Nokia’s Shift to US-Based Manufacturing Grabs Fed’s Attention

On August 3, in Pleasant Prarie, Wisconsin, Nokia executives announced plans to be the first telecom company to manufacture its fiber-optic broadband products and optical modules in the U.S. for us in the Broadband Equity, Access, and Deployment (BEAD) program. Nokia is a significant supplier to the US market, and now, it announced plans to work with Sanmina’s Pleasant Prairie, Wisconsin, location to bring as many as 200 jobs to the state. The event is important not only to Nokia and Sanmina but it was attended by important members of the U.S. Federal Government, including Vice President Kamala Harris.

We think Nokia’s move will pressure other Nokia competitors to shift manufacturing to the U.S., as well. Given that Nokia has large manufacturing volumes and is taking the early initiative to shift to U.S. manufacturing, it’ll likely manage the shift with few, if any, hiccups. It is also apparent that Nokia wants to work with U.S. operators and will ensure they get access to BEAD funding.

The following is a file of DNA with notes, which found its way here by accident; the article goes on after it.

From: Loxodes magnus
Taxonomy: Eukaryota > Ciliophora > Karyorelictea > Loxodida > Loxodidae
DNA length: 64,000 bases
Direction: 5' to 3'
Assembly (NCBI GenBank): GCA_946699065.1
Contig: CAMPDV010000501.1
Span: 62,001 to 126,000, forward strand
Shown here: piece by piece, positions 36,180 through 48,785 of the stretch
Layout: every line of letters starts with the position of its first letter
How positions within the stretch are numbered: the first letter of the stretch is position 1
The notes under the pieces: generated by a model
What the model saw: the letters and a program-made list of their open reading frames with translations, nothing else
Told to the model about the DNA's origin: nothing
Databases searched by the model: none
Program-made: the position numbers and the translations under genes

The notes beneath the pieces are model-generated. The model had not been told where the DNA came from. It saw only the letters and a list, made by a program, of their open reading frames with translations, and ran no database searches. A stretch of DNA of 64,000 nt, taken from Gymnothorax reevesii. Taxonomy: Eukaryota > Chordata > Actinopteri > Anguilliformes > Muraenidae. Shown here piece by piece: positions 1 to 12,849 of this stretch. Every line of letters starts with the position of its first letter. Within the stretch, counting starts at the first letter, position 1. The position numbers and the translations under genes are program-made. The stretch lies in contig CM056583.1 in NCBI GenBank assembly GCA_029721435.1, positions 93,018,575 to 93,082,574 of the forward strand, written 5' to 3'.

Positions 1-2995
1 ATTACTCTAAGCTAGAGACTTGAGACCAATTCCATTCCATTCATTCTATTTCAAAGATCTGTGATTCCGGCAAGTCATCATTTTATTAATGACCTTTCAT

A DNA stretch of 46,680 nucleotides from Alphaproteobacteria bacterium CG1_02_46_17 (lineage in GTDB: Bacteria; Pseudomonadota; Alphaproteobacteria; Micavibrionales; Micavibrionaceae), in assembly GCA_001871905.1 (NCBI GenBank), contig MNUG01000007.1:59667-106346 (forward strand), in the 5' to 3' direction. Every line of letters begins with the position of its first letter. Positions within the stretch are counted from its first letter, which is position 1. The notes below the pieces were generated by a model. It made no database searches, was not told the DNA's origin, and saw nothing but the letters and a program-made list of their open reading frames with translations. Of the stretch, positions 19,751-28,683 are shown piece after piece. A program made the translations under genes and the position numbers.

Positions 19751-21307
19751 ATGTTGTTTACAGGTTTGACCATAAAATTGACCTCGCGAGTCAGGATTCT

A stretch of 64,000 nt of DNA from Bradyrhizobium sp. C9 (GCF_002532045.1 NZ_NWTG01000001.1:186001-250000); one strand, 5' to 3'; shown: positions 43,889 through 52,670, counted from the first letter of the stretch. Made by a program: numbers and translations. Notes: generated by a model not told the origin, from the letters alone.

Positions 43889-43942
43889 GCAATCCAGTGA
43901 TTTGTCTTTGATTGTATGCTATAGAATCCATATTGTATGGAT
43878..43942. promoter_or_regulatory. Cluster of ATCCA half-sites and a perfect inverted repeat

We think the Nokia move to U.S. manufacturing proves that U.S. funding priorities can return jobs to U.S. soil. We expect that there will be a price premium for buying U.S.-manufactured telecom goods, though, and therefore, U.S. taxpayers will shoulder the burden. Is this U.S. manufacturing premium worth it? During the pandemic, many of us learned that supply chain dependencies matter a lot. Time will tell if paying a premium to move some – or all – manufacturing back to the U.S. is worth it, but a move towards “some” will at least achieve some element of supply chain diversity.

We have been tracking the markets impacted by Nokia’s U.S. manufacturing move since we founded 650 Group. For instance, we publish various SP-focused reports, and more specifically, market share and forecast reports about fiber-optic broadband access equipment.